Dental disease is an extremely common condition in cats, dogs, rabbits and guinea pigs that can cause severe morbidity and lead to or worsen other disease processes.

Approximately 80% of cats and dogs will have some degree of dental disease after about 3 years of age – ranging from mild to severe. Unfortunately dental disease can be difficult to assess by owners as a lot of the disease process occurs under the gumline – this is called periodontal disease. This results in a lot of our pets suffering from dental disease without their owners knowledge.

How does peridontal disease occur?

Peridontal disease occurs when bacteria in the mouth mineralise and harden to form calculus (or tarter) which is firmly attached to the tooth. Once this tarter spreads under the gumline, the bacteria continue to build up and produce toxins which attack the tooth root, the ligament holding the tooth in its socket and the actual jaw bone itself. This leads to destruction of the tooth and its surrounding bone and connective tissue causing pain and inflammation within the mouth. At this point a general anaesthesia is required as teeth may need to be removed that are badly damaged.


Stage 1: Gingivitis

  •  Margin of attached gingiva (gum) is swollen and painful
  •  Plaque on teeth
  •  Treatment can reverse condition


Stage 2: Early Periodontitis 

  • Entire attached gum is swollen and painful and may bleed with contact
  • Bade breath is more noticable
  • Professional dental treatment and home preventative care can prevent this from becomming irreversible


Stage 3: Moderate Periodontitis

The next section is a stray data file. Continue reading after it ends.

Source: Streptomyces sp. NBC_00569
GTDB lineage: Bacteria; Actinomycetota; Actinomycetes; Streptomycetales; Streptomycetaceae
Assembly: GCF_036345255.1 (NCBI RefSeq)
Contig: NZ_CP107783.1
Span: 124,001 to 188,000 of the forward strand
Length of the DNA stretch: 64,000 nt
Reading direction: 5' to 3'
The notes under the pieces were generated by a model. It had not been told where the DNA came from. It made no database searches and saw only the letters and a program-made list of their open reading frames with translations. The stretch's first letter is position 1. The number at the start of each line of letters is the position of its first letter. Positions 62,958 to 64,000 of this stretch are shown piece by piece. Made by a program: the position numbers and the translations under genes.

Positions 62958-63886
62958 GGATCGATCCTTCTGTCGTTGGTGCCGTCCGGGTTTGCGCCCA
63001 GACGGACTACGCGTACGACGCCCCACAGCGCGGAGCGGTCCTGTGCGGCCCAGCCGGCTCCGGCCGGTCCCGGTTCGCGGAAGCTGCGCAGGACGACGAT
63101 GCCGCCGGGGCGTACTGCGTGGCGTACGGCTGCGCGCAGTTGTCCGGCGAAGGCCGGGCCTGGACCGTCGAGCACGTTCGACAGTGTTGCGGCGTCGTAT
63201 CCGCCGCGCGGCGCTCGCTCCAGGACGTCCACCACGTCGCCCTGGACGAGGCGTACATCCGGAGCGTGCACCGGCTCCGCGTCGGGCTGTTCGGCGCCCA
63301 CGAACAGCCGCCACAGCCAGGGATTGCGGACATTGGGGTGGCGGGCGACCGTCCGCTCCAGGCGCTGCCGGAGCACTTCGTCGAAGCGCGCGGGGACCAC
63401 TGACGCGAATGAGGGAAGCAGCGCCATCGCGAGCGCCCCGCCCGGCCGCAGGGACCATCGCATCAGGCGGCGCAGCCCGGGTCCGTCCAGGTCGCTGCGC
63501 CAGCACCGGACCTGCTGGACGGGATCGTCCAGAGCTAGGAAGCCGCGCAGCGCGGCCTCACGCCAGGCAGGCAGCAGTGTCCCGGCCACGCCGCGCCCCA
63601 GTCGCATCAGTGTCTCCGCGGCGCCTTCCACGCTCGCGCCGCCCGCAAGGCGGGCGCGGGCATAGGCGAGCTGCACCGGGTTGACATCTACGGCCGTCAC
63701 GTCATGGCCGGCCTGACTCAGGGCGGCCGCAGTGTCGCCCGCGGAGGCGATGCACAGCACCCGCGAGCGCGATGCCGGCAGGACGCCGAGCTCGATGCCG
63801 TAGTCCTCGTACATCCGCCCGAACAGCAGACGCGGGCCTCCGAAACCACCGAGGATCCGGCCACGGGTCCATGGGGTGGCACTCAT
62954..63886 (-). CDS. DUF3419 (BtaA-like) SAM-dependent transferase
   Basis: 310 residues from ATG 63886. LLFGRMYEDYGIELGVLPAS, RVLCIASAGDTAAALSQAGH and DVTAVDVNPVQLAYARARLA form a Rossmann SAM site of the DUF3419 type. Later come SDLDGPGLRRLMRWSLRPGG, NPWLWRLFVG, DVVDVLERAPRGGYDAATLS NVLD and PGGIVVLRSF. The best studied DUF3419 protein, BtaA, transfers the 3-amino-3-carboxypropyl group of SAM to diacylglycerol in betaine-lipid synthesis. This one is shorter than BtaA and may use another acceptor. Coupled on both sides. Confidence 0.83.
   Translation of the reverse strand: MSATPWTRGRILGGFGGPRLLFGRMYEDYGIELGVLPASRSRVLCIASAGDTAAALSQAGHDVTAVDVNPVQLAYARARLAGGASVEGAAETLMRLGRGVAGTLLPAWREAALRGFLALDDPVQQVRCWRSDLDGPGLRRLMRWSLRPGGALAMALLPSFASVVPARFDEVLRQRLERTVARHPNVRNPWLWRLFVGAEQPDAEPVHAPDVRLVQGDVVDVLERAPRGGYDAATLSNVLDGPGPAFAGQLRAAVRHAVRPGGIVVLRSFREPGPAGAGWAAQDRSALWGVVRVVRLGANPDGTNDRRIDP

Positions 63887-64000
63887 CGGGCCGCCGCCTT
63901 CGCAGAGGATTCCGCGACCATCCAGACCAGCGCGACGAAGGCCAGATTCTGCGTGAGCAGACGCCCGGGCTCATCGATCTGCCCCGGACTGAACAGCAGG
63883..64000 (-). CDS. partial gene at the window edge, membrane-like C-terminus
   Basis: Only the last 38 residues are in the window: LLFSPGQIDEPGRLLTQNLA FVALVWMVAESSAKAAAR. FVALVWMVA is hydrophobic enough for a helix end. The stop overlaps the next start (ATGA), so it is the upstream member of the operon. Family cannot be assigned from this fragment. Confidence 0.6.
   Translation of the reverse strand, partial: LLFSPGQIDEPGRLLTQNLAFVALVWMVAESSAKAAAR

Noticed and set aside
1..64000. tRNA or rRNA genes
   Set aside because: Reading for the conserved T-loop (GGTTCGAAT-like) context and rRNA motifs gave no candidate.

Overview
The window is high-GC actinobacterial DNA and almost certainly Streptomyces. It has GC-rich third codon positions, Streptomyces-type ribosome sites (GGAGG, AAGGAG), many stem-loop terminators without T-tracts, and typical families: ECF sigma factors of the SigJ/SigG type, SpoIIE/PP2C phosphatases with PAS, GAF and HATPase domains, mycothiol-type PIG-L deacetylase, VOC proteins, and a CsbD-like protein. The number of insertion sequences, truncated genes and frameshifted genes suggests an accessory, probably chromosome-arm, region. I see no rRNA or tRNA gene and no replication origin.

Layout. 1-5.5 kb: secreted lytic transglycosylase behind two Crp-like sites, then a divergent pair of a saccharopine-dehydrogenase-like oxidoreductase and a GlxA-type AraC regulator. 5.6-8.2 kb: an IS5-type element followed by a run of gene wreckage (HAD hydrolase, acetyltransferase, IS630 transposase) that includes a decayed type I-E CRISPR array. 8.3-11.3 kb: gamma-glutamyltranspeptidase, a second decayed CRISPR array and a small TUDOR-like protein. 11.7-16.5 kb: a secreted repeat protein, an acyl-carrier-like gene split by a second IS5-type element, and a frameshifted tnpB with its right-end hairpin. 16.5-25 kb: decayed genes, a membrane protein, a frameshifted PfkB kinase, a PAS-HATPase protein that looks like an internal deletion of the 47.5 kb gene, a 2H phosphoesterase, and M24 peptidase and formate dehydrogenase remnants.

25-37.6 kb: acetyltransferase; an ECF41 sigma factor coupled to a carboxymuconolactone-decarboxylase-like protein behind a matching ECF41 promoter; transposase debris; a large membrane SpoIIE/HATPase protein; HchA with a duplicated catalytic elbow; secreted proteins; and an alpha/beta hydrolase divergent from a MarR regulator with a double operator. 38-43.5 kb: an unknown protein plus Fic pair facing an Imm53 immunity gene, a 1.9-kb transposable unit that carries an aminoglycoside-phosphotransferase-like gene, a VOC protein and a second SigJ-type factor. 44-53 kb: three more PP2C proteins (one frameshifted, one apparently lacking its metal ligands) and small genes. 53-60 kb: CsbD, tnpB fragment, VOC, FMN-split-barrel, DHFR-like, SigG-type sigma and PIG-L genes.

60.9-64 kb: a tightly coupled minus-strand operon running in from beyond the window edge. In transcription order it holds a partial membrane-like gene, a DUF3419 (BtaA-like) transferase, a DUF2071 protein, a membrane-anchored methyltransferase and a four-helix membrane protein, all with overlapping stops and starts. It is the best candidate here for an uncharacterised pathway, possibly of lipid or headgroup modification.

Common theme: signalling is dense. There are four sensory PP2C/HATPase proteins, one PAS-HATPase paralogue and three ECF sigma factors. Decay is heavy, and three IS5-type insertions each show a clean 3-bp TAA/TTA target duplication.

• Cherry red and bleeding atachd gum is being destroyed by infection and tartar build up
  • Sore mouth affects eating and behaviour
  • Tooth roots begin to become exposed and jaw bone is starting to be eaten away by bacteria
  • Bad breath is more evident
  • Damage is irreversible - professinal dental treatment required to prevent further damage


Stage 4: Advanced Periodontitis 

  • Chronic bacteria infection destroying the gum, tooth and bone
  • Bacteria begins spreading throughout entire body via the bloodstream and may be attacking the kidneys, liver and heart predominantly
  • Chronic pain may result in animals being unable to eat any dry/hard food


Peridontal disease can also have devastating effects on other organs within the body such as:

  • Infection in the jaw bone which predisposes to jaw fracture
  • Sinus disease
  • Throat and lung disease
  • Bacteria entering the bloodstream and causing disease in the heart (especially the heart valves), kidneys and liver
  • Chronic dental disease also puts the body in a constant state of “stress” this means that having disease in the mouth can result in delayed healing of wounds and complications with other health issues.

What are the signs of dental disease?

  • Bad breath
  • Excessive drooling
  • Difficulty eating or not wanting to chew
  • Cats will often stop grooming themselves and get matted fur
  • Jaw chattering
  • Weight loss from inappetence or inability to eat properly – especially in rabbits with overgrown teeth
  • Bleeding gums

Animals predisposed to dental disease:

  • Animals with brachycephalic syndrome (Bulldogs, Pugs, Persians) due to the conformation of their skull
  • Small breed dogs with a cramped mouth
  • Cats suffering from “cat flu”
  • Animals fed a mostly wet food diet
  • Rabbits and guinea pigs only fed pellets
  • All cats, dogs, rabbits and guinea pigs regardless of age, breed, gender and diet.


Treatment Options:

At Emerald Vet Clinic we offer free dental checks to assess your pet’s dental health and discuss treatment options.

Options often include:

  • Home dental care (diets, brushing teeth, oral liquids/mouth wash)
  • Dental scale and polish under general anaesthesia where each tooth is thoroughly examined and treated as required. (This should NEVER be performed without anaesthesia as it can be painful and frightening for the animal as well as dangerous for staff. It also does not allow for a thorough enough examination of each tooth and treatment as required)
  • Referral to specialist dentists for advanced orthodontics
  • Radiographs taken of the mouth to inspect the jaw and teeth in their entirety